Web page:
As specialists in media training for law firms, we help partners and other spokespeople to do media interviews in a way that raises the profile of the firm and positions partners as experts in their field. Why should lawyers engage with the media? Well, the most important reason is that helps them to generate new business.
The goal of bringing in new work and instructions has also led us to help paralegals create content. We’re finding that our business writing courses for paralegals and our content creation workshops for law firms are increasingly popular.
What does business writing training for law firms entail? We work with paralegals and their colleagues to help them to create great content quickly and easily. Here are some brief but essential tips from our business writing workshops for law firms.
1. How to identify content subjects.
It’s essential to find something topical and relevant to your audience – and then think about a new and unique angle. Are you providing advice? Or a warning? Are you recommending that your readers take action as a result of the issue that you’re writing about? How can you frighten your audience just enough to make them sit up and pay attention while also reassuring them and demonstrating your knowledge and experience?
All of our media trainers and business writing trainers are working journalists operating under strict NDAs, and this means that they know what makes a media story and what will appeal to target audiences. Every day, thousands of events take place, but only a few will be reported in conventional and social media, and even fewer of those will become the subject of conversations among colleagues and clients.
Our trainers help paralegals and others to identify good subjects for blogs and other content. According to the University of California–San Diego, we consume about 100,000 words daily, the same as reading J.R.R. Tolkien’s The Hobbit. In our workshops, we talk about what is topical and relevant to the target audience, and we look at what else will give a story “legs,” in other words, help it cut through the mass of information we receive every day.
2. Structuring the content.
Once we’ve looked at what makes great content and advised on finding ideas for blogs and other pieces, we provide the paralegals and others on our business writing courses for law firms with tips and techniques for structuring their output. Lawyers often start at the beginning with their writing – for journalists, it’s the opposite.
“With so much information we often don’t know where to start writing,” one paralegal told us recently. But by providing her and her colleagues with different structures and templates that can grab the attention of the audience and keep them reading (clue: don’t start at the start, start at the interesting bit), we can help bust writer’s block and ensure that the final product has a logical and engaging structure.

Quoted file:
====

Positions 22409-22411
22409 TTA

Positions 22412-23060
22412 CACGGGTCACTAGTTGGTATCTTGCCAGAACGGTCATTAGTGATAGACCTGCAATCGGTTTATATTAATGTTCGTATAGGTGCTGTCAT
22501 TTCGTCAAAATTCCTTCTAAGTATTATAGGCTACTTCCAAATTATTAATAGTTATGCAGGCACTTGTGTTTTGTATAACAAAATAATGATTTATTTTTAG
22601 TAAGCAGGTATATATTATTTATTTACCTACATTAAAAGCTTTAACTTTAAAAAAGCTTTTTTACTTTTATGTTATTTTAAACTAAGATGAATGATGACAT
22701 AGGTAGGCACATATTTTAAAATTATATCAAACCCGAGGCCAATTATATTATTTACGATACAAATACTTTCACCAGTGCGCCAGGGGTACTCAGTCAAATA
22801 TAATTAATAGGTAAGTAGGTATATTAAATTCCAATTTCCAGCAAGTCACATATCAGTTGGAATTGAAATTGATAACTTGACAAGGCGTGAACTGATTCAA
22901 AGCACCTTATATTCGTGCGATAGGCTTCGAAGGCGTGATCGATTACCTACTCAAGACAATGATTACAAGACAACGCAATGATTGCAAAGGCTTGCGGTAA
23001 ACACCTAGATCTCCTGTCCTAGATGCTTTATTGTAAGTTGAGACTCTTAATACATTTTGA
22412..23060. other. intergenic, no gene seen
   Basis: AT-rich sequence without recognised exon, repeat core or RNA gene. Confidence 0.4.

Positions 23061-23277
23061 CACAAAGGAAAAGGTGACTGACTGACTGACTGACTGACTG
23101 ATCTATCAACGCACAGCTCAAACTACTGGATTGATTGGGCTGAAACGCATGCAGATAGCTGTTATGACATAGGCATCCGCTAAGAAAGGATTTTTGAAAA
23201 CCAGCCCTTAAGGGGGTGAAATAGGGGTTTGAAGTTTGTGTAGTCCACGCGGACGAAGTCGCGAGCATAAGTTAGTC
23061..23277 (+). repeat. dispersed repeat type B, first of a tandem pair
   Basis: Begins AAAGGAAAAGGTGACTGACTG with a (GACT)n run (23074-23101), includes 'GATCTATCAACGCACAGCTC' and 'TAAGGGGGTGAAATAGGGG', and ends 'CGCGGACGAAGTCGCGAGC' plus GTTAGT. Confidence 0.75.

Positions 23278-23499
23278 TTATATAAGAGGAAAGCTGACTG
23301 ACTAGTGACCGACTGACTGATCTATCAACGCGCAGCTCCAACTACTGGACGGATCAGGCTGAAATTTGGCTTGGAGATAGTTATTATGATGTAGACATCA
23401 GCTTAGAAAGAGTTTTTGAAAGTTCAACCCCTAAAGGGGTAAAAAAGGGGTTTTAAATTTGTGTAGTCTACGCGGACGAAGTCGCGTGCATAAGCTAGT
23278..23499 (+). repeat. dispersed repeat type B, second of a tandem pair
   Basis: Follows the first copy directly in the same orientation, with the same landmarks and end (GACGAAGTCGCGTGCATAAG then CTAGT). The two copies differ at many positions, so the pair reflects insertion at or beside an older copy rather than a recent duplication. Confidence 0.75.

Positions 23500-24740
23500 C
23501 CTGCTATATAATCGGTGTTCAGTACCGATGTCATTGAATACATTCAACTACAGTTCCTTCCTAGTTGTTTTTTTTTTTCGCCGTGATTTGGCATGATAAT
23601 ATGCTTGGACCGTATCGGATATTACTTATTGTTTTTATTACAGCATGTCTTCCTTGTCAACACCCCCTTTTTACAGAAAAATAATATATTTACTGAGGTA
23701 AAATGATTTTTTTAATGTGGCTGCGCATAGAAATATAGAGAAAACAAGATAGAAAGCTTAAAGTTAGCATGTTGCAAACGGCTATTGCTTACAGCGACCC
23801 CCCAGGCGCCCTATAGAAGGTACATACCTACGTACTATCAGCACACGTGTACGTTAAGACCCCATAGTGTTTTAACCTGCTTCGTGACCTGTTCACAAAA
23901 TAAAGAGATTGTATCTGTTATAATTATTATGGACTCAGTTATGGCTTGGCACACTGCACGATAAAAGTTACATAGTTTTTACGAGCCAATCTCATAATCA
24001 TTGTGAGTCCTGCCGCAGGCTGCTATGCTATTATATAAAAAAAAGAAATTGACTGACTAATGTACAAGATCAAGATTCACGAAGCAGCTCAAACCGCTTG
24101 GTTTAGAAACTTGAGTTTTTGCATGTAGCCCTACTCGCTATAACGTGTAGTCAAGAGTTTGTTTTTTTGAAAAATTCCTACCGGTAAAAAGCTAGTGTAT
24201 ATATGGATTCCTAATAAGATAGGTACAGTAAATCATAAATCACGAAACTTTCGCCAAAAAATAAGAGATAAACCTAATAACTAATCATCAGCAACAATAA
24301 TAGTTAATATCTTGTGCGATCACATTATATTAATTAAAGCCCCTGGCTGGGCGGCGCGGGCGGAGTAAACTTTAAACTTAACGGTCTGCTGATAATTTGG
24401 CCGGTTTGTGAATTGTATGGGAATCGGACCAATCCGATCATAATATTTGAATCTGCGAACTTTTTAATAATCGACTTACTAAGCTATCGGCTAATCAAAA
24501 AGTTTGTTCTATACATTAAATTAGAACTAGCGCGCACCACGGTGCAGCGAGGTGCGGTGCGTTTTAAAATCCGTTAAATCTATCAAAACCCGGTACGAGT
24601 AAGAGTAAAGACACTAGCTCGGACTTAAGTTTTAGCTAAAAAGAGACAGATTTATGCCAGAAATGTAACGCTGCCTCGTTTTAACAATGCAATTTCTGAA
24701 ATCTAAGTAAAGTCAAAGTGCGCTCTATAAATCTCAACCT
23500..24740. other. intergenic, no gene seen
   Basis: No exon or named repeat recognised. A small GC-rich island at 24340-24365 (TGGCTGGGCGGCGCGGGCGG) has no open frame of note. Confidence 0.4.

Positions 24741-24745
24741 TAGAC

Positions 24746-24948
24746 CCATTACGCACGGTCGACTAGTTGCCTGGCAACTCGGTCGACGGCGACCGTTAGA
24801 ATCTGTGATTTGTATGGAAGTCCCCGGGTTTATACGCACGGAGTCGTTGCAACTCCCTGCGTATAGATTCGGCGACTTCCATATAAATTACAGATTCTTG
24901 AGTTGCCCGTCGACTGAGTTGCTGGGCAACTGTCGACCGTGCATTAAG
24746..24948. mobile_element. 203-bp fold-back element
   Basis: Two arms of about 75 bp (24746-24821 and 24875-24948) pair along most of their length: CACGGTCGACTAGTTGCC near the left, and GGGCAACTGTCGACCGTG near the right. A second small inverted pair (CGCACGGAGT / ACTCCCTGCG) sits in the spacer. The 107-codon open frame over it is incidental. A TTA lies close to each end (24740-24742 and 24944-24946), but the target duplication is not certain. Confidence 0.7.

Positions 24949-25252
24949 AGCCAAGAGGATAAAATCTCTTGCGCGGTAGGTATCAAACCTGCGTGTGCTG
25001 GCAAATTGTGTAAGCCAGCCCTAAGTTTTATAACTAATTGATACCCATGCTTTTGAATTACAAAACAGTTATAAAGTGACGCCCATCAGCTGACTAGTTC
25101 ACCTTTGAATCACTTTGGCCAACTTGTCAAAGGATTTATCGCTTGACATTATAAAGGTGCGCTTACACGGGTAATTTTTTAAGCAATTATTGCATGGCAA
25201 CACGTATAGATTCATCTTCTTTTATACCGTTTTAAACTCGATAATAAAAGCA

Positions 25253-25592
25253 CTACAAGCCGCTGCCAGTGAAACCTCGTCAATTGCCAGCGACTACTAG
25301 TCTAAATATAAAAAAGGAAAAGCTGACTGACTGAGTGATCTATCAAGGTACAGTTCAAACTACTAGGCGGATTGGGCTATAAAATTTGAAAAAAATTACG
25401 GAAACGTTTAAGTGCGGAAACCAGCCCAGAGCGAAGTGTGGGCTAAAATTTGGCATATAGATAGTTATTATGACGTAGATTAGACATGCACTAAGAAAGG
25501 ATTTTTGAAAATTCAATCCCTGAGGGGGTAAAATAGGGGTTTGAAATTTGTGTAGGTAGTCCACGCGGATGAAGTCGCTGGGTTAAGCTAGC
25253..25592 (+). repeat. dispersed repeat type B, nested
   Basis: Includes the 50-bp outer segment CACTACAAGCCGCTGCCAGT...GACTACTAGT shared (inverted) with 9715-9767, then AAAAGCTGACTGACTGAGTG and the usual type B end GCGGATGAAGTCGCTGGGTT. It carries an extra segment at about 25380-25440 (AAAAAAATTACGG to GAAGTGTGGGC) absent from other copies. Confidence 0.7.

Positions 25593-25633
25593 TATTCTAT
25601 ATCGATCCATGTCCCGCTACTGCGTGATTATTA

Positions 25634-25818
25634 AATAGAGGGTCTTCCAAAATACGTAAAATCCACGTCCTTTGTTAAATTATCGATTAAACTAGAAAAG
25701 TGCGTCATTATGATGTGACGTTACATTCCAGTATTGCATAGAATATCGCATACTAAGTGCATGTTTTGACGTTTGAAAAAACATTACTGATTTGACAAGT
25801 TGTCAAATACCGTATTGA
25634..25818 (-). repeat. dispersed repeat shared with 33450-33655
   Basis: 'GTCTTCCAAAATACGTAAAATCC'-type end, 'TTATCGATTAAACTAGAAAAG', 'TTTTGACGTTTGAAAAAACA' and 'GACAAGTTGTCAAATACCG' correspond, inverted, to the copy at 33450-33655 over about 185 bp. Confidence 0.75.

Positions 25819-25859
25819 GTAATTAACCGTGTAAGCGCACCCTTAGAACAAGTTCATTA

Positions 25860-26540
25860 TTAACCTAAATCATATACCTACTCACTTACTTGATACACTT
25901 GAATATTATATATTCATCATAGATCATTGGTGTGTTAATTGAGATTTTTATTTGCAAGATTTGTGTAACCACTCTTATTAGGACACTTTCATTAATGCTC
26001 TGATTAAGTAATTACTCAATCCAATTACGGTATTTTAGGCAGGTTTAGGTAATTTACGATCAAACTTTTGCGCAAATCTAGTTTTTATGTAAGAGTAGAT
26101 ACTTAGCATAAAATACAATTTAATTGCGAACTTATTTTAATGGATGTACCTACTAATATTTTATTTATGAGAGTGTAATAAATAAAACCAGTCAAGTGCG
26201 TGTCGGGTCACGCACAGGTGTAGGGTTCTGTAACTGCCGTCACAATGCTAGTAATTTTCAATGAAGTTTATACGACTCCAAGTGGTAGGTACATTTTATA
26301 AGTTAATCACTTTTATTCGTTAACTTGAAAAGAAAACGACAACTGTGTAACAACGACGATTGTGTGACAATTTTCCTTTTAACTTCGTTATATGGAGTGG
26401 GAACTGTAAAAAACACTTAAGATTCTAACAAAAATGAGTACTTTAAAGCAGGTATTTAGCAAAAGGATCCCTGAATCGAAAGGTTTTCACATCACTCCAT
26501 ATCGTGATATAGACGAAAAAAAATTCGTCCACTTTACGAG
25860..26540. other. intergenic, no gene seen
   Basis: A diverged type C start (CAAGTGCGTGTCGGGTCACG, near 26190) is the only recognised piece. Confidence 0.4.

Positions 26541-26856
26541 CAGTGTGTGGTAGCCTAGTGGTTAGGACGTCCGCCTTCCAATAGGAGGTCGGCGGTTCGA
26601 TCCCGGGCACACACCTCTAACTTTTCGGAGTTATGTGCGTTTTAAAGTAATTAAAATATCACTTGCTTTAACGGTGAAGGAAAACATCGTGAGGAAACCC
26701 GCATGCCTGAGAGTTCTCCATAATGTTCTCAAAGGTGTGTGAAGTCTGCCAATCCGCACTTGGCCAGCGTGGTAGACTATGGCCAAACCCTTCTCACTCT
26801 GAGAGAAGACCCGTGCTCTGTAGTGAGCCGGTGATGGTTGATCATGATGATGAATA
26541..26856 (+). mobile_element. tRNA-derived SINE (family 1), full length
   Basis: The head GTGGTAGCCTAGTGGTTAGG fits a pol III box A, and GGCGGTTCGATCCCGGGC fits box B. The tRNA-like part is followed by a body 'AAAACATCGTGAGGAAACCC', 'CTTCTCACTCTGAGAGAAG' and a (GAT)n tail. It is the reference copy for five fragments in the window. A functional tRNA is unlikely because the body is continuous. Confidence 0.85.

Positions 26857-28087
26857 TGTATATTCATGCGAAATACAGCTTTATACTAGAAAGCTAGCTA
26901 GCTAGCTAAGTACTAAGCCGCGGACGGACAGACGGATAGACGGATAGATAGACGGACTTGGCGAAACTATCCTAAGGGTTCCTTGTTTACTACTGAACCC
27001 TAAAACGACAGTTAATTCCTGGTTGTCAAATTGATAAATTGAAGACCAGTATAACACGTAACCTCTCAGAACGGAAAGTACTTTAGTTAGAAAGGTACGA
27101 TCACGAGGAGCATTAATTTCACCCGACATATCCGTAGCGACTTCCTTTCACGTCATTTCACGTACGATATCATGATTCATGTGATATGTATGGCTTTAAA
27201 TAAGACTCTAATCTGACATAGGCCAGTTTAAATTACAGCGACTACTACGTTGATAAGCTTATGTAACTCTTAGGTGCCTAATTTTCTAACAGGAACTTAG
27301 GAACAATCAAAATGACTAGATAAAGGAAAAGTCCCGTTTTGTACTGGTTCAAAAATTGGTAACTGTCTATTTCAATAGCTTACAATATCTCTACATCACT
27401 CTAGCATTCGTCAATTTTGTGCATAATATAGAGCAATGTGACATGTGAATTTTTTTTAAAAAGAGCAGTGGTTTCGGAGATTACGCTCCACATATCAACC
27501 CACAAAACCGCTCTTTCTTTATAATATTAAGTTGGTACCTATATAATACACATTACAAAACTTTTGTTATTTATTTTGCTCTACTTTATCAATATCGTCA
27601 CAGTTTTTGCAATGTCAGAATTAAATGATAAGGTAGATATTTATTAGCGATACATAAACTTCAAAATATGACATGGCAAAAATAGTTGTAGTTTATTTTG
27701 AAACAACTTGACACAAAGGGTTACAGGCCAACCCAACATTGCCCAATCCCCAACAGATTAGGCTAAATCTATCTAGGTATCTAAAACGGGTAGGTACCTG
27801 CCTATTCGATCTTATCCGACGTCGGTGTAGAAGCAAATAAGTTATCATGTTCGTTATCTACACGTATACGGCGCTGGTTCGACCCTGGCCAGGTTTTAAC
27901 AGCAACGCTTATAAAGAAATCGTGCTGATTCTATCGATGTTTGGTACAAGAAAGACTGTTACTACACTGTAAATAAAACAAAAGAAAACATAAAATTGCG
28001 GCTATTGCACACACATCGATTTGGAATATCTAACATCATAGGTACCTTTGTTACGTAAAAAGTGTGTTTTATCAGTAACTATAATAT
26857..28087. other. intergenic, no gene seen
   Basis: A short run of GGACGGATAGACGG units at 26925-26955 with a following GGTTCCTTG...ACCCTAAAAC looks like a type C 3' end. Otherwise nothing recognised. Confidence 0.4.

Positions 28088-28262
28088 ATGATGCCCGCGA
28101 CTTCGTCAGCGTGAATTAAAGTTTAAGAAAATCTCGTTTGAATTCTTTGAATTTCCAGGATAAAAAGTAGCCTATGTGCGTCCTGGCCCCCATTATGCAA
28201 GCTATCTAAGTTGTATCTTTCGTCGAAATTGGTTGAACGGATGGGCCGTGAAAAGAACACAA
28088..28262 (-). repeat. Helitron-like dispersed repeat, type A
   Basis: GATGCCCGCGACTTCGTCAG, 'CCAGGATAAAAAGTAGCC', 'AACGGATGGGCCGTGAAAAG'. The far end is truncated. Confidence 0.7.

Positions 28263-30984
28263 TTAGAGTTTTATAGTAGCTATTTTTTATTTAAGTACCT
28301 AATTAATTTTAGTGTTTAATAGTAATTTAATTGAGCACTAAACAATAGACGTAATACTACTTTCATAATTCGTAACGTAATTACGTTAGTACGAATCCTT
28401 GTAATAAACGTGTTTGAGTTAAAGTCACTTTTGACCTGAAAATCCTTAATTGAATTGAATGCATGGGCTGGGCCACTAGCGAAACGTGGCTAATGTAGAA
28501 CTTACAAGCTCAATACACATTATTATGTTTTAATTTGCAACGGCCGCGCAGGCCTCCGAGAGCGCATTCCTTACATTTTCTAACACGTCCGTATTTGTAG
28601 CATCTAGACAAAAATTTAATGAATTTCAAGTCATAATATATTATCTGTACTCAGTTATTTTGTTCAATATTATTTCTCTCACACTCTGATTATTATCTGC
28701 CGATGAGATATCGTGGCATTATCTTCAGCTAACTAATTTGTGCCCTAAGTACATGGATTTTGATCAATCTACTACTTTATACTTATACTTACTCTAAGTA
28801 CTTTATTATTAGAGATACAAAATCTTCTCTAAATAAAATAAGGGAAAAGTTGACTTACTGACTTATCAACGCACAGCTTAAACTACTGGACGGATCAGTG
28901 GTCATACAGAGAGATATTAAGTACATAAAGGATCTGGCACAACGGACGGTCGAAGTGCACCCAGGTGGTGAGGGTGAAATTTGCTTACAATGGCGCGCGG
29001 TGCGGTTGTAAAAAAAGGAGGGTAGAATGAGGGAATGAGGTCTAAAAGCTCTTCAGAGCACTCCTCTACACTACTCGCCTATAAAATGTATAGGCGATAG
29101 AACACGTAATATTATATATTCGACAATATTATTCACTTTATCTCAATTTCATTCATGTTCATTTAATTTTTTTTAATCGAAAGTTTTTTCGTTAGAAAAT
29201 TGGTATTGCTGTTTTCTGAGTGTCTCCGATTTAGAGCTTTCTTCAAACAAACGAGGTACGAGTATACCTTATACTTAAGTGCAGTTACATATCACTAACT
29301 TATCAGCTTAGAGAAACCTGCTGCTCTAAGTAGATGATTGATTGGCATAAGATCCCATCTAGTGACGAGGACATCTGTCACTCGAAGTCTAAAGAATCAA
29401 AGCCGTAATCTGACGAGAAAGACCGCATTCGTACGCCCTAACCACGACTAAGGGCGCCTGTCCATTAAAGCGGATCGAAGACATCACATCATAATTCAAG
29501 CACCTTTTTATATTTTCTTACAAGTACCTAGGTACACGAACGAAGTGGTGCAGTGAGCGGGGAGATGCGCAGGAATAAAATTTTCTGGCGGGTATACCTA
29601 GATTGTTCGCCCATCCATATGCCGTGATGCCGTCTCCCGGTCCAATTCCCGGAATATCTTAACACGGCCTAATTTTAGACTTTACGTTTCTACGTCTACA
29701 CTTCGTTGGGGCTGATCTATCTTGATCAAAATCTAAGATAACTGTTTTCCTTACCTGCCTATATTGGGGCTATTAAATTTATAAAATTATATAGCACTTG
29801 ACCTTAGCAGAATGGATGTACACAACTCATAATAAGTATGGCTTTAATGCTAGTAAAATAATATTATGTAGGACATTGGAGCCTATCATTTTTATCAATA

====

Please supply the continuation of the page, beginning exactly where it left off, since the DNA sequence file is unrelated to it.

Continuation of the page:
3. Getting the style right.
Our business writing trainers are unashamed stylists passionate about words and good writing. This means they take great interest in how ideas are expressed, and messages are communicated. They offer advice on the words and phrases that are appropriate to audiences and will, therefore, engage them and retain their interest. Instead of talking about “companies” or “directors”, for instance, talk about “you” and “we”. The first and second person are more natural, direct and conversational.
Our trainers are familiar with the little psychological tips and techniques that help to persuade audiences. For example, rather than verbs, in some cases, nouns work better. Research shows that if you want to persuade people to vote, for instance, don’t ask them to vote, ask them to “be a voter,” and they’re up to 17 per cent more likely to do so.
4. Adding extra detail.
As professional writers and journalists, the trainers on our business writing courses for law firms are used to pulling information together quickly and telling a story. In our workshops, we explore what else paralegals and other writers can add to their articles and blogs. Are there surveys you could refer to? Can you include quotes from academics and other experts alongside your firm’s insights and expertise? How can you introduce storytelling and case studies without compromising client confidentiality? We also look at opportunities and break out boxes for “pull quotes” and infographics – all these extra elements can help improve communication and attract audiences.
5. Editing quickly and effectively.
We know that many paralegals edit articles written by partners – and we also know that this can be a complex and time-consuming process. “By the time we’d edited it, the subject wasn’t really topical anymore, and so it was pretty irrelevant,” one paralegal said sadly.
One tip for editing is to start at the top level and then work your way down. In other words, don’t start editing words and sentences right away. Start with the big picture – does this piece of writing hang together? Is its argument clear and understandable? If not, you’ll need to sort this out before you come to a “line edit.”
The next stage is to look at structure – even if you understand the argument the piece is making, does it make that argument logical? Does it flow and take you through the points step by step? Only when you’re happy with that should you start looking at editing the sentences and individual words.
Media Training for Law Firms
We also help paralegals and others in law firms head off editing nightmares by providing advice on commissioning articles from partners and others and managing conversations about content ideation.